We left for California on Oct. 4, four days into the federal government’s shutdown. Our plan was to revisit some of the places we frequented when we lived in the Bay Area.
I loved Point Reyes Seashore, a national park north of the Golden Gate along the coast. It’s rough and beautiful with incredible beaches, where we had hiked and felt the salty winds of the Pacific Ocean in our faces. While we searched the web about Point Reyes, I clicked on the page for the park, and a notice immediately popped up. It said, “Because of the federal government shutdown, all national parks are closed and National Park Service web pages are not operating. For more information, go to www.doi.gov.”
I was already upset about the shutdown, but this news made me angrier and more disgusted. Now, we, along with thousands of others, couldn’t experience the beauty of our parks. And People who tour our nation’s capitol couldn’t access monuments and museums that have always been freely accessible.
How do you quantify the value of citizens who experience the natural beauty of our land or learn about the history of our great nation? These things are part of our national identity.
Closures of other government agencies are even more upsetting. Because of it, millions of low-income families are cut off from nutritional and educational support. Agencies that perform cancer research trials, or track diseases in the population, or check our food for contamination, or protect the environment, are all compromised.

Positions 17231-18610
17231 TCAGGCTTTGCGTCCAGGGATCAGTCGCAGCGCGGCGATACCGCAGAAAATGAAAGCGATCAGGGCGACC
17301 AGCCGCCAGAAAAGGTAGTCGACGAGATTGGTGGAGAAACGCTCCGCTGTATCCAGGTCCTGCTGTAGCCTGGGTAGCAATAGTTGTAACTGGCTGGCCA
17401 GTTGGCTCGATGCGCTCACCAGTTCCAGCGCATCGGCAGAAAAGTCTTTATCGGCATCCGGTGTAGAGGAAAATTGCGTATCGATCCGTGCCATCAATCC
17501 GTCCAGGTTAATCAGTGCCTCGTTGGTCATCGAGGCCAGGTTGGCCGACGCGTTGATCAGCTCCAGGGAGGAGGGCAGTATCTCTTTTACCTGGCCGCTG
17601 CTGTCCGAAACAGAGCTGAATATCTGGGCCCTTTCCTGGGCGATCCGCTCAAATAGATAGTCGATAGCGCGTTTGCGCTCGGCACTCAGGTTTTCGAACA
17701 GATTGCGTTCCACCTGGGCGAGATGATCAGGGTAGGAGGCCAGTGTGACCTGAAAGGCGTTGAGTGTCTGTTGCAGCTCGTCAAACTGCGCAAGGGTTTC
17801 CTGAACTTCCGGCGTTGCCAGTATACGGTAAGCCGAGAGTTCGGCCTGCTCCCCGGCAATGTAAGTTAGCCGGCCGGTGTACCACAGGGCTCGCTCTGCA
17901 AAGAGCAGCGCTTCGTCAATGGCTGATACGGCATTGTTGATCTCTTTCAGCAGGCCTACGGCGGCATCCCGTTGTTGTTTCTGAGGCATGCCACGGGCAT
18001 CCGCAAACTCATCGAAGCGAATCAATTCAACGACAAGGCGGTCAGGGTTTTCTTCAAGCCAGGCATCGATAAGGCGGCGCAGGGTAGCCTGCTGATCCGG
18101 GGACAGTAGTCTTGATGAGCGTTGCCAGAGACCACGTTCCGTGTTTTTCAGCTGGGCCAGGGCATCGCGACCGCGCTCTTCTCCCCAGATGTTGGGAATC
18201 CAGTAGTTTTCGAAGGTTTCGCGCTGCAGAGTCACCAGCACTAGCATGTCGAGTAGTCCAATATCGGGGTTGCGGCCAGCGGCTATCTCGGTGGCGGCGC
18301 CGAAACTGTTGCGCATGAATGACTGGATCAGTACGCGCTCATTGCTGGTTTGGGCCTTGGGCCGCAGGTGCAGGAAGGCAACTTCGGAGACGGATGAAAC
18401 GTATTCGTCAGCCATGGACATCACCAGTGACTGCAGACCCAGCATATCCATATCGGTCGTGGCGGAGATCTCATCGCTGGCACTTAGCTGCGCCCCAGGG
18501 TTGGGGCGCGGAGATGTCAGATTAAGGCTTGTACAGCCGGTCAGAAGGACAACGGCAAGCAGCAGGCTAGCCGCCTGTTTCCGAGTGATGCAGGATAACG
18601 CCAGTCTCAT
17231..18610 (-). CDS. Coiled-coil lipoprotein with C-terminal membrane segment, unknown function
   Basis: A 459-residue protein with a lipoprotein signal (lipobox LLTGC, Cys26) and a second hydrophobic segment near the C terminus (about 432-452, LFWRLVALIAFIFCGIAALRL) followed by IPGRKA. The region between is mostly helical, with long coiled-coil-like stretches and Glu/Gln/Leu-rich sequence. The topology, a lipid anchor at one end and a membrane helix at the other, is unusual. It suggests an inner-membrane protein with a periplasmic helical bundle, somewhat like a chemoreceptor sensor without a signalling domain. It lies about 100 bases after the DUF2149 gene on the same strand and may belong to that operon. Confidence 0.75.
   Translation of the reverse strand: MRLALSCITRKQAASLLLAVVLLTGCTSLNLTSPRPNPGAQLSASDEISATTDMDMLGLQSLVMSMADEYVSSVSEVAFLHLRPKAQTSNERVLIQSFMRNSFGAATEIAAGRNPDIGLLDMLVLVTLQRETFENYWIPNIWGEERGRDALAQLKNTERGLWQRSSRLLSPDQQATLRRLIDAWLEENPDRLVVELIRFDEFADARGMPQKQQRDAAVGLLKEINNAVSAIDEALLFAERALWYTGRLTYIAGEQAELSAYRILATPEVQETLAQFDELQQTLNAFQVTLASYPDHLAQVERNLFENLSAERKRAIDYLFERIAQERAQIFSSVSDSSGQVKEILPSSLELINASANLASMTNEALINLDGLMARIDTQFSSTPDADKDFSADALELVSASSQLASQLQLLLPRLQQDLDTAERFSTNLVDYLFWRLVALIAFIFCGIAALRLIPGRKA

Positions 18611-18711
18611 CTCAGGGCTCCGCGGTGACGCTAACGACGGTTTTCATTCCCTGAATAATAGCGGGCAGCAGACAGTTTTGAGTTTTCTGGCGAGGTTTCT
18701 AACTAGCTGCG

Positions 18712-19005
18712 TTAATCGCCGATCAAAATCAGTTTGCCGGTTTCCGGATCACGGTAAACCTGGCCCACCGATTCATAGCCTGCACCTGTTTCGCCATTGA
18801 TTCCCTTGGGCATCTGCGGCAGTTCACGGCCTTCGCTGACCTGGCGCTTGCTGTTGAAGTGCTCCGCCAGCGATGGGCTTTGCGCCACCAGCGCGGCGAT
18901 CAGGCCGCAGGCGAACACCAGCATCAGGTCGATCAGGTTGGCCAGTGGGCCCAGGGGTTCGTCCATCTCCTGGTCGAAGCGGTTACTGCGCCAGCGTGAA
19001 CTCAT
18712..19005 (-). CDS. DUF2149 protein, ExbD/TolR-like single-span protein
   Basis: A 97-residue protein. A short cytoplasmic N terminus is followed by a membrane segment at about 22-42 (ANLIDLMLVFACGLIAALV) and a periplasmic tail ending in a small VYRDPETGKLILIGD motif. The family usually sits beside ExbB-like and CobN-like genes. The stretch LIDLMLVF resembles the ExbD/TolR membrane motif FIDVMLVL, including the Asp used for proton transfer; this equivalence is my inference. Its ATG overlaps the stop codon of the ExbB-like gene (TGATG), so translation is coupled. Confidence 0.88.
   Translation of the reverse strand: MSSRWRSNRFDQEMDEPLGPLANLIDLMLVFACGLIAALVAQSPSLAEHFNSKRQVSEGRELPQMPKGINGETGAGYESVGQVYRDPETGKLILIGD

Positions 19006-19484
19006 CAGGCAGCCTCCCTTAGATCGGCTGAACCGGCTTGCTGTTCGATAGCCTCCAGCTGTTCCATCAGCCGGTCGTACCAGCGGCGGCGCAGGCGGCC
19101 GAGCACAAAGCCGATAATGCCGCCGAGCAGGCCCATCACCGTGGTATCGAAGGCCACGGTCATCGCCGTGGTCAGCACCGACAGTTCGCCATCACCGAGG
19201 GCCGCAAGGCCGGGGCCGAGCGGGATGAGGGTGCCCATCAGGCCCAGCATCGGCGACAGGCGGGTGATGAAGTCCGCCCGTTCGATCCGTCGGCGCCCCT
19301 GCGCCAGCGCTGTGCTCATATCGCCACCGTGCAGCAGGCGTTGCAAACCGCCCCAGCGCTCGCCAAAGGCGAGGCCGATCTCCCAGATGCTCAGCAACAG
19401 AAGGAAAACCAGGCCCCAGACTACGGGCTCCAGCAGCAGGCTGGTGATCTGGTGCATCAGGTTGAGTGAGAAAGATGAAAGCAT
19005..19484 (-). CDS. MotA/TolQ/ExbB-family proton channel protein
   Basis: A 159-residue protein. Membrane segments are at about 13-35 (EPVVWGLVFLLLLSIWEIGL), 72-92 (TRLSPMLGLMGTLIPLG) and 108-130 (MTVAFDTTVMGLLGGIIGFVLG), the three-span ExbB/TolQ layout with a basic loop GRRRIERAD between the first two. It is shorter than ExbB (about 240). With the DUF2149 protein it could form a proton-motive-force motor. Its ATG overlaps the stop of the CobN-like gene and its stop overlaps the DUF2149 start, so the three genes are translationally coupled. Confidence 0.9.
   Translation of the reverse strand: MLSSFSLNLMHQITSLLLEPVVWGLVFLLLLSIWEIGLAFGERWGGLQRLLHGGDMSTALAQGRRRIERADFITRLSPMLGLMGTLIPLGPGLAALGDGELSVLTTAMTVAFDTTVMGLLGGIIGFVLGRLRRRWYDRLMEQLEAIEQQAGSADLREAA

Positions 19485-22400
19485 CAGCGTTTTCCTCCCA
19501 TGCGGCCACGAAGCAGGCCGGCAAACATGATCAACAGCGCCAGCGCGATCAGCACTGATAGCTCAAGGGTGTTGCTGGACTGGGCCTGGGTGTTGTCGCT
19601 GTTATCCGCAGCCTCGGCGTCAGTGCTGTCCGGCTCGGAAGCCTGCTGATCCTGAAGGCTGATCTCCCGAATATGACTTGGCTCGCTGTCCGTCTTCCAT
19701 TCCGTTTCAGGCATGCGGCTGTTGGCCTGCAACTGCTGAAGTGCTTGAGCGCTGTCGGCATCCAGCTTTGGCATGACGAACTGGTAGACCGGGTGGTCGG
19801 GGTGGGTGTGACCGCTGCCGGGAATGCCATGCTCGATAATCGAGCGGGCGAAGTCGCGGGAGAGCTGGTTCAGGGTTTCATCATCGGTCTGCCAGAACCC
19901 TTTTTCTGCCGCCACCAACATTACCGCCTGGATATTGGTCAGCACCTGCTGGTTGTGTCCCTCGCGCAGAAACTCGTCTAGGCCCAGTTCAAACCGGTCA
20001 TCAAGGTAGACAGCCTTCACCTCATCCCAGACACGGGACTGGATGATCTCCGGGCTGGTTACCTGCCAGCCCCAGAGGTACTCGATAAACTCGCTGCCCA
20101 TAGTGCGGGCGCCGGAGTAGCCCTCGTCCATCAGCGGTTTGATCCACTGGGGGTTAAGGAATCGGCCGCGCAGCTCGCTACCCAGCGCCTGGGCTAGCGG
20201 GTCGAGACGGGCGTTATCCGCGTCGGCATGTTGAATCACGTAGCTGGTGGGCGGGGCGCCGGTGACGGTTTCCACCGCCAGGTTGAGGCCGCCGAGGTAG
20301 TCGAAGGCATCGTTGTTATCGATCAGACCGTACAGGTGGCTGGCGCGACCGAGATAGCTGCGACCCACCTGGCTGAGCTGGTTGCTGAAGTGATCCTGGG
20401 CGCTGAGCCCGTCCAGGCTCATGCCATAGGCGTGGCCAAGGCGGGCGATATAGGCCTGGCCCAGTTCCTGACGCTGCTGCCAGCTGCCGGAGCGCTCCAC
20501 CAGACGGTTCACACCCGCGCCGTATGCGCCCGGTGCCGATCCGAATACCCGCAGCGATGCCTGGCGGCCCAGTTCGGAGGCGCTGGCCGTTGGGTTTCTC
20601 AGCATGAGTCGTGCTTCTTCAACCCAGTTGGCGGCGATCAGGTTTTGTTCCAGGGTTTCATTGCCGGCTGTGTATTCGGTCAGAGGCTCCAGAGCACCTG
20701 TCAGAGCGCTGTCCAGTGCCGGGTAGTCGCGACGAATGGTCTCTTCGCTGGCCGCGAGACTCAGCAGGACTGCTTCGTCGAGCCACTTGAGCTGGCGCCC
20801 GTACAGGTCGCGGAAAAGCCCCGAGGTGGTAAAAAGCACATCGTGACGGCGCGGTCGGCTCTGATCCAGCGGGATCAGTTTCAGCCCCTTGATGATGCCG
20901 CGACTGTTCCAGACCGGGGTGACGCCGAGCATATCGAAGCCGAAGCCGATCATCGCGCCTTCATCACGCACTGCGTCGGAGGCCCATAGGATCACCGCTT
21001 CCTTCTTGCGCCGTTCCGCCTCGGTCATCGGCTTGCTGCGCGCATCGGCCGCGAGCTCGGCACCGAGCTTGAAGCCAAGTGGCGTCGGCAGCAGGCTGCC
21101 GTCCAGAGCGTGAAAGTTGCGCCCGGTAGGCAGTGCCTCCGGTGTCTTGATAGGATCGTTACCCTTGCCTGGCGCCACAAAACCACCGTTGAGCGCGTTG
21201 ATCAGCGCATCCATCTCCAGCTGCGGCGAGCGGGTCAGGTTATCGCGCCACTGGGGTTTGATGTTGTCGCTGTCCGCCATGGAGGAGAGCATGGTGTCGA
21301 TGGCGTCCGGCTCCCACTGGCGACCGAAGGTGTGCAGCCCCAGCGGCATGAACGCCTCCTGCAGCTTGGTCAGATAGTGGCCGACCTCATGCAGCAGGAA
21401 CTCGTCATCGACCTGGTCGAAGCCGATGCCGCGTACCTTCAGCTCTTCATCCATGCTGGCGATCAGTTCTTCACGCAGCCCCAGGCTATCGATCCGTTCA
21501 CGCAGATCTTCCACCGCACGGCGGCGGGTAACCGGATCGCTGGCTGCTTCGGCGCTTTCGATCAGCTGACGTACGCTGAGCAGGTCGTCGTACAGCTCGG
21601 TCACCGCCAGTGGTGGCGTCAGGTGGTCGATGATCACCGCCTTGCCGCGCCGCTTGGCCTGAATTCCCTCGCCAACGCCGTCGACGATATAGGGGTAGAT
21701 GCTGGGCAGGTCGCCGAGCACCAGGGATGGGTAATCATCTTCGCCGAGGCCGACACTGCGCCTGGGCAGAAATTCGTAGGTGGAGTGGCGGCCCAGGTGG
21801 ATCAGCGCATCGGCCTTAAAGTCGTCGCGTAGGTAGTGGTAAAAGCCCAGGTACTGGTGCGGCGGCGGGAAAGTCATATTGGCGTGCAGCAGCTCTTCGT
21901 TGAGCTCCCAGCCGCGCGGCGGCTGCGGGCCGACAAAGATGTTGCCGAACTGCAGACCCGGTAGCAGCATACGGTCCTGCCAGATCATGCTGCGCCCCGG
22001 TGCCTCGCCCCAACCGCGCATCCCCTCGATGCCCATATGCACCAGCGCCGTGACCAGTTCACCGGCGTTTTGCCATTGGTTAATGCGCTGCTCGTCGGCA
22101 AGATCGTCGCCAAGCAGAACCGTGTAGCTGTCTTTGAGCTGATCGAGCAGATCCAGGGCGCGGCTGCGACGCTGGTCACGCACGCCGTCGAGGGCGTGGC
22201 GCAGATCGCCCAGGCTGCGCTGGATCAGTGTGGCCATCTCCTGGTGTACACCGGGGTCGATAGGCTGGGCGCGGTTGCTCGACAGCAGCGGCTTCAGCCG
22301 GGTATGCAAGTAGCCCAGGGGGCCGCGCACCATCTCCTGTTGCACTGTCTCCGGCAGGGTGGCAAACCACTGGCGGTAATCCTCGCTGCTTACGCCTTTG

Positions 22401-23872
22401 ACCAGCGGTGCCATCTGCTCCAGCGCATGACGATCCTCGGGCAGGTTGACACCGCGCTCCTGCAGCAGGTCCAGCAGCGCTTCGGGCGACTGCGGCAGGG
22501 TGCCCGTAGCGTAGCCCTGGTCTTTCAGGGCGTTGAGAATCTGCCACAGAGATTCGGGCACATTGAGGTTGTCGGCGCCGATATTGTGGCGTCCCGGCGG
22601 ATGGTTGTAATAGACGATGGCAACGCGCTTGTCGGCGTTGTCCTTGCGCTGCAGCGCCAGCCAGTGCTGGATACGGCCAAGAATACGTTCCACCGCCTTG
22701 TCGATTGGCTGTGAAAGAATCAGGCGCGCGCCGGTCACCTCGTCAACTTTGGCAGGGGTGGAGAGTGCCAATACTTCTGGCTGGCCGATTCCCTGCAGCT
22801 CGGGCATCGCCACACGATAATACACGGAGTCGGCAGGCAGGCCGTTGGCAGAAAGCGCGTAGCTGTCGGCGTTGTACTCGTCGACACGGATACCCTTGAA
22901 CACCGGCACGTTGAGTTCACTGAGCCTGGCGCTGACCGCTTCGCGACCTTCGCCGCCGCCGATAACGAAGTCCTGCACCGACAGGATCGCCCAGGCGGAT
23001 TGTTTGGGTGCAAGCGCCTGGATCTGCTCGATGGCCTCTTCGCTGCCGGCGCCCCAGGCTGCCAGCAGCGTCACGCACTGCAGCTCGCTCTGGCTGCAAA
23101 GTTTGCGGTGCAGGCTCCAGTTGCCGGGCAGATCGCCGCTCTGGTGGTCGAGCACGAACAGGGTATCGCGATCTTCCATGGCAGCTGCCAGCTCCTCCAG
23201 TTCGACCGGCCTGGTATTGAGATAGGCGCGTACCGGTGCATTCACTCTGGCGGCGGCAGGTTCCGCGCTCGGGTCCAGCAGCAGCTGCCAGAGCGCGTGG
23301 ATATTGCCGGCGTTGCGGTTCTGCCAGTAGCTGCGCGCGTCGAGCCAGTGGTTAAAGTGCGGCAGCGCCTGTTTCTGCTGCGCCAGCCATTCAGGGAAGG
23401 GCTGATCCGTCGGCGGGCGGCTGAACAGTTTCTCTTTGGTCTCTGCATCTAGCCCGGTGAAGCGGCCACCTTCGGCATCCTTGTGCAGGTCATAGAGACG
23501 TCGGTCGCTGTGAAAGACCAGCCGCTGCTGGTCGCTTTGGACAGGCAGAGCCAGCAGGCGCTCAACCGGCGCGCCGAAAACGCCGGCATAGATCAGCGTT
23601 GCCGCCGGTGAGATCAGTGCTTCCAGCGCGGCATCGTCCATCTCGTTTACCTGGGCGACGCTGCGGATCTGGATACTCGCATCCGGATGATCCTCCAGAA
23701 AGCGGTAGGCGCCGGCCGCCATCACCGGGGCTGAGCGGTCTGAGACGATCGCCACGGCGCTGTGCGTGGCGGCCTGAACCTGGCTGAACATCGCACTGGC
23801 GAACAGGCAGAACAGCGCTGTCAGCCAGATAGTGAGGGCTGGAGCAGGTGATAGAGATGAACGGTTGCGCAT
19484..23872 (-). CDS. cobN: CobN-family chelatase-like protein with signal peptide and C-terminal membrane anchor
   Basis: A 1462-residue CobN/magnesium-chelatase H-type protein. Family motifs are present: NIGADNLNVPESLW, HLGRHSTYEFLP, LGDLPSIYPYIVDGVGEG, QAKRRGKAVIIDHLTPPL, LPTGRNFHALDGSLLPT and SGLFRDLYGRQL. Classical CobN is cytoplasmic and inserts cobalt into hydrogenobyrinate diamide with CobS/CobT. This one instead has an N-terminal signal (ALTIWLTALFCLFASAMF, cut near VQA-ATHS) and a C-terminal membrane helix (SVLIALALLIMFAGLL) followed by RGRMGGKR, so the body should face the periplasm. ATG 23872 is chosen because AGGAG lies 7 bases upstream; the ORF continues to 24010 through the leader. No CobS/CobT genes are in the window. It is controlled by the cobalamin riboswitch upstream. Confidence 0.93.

Emergency management is crippled. Our national security efforts are undermined.
Efforts by the House of Representatives to return agencies to functionality by a piecemeal approach haven’t been accepted by the White House — and rightly so. The House’s refusal to pass a continuing budget resolution without trying to defund Obamacare as part of that resolution is the reason for the shutdown in the first place.
Whatever we may think about Obamacare, it is the law of the land. What needs to be understood is that Republicans have already been able to cow politicians into agreeing to a bare-bones budget based on the sequester. Yet they want more austerity with no increases in revenue.
As I shook my head over the situation, I re-read a letter I had printed the first day I looked online for information about Point Reyes. The letter was from President Obama and was directed to the federal employees who were being furloughed.
The letter made me sad. In it, he thanks all of the federal employees for their commitment, and he calls them patriots. He goes on to write, “You do all this in a political climate that, too often in recent years, has treated you like a punching bag.”
There’s the point!
Why has the public sector become such a punching bag? I believe it is due to two factors.
First, there are those in this country who want to privatize everything, make everything for profit.
Second, too many Americans have no idea how much they benefit from our government programs, at both the state and federal levels.
The president’s letter felt like something out of a movie with apocalyptic overtones, where an American president has to tell his people that some alien force is threatening the country.
Now my disappointment over missing Point Reyes has been replaced with deep alarm about the pain that’s being inflicted on the American people.
Right now, I’m hoping people will see the destructive path we are on, and pressure those in the House who applaud the shutdown to change course.
I wish Americans didn’t have such starkly different views about what makes our country great.A Time to Talk columnist Mary Magee can be reached by email at marymagee@ harbornet.com.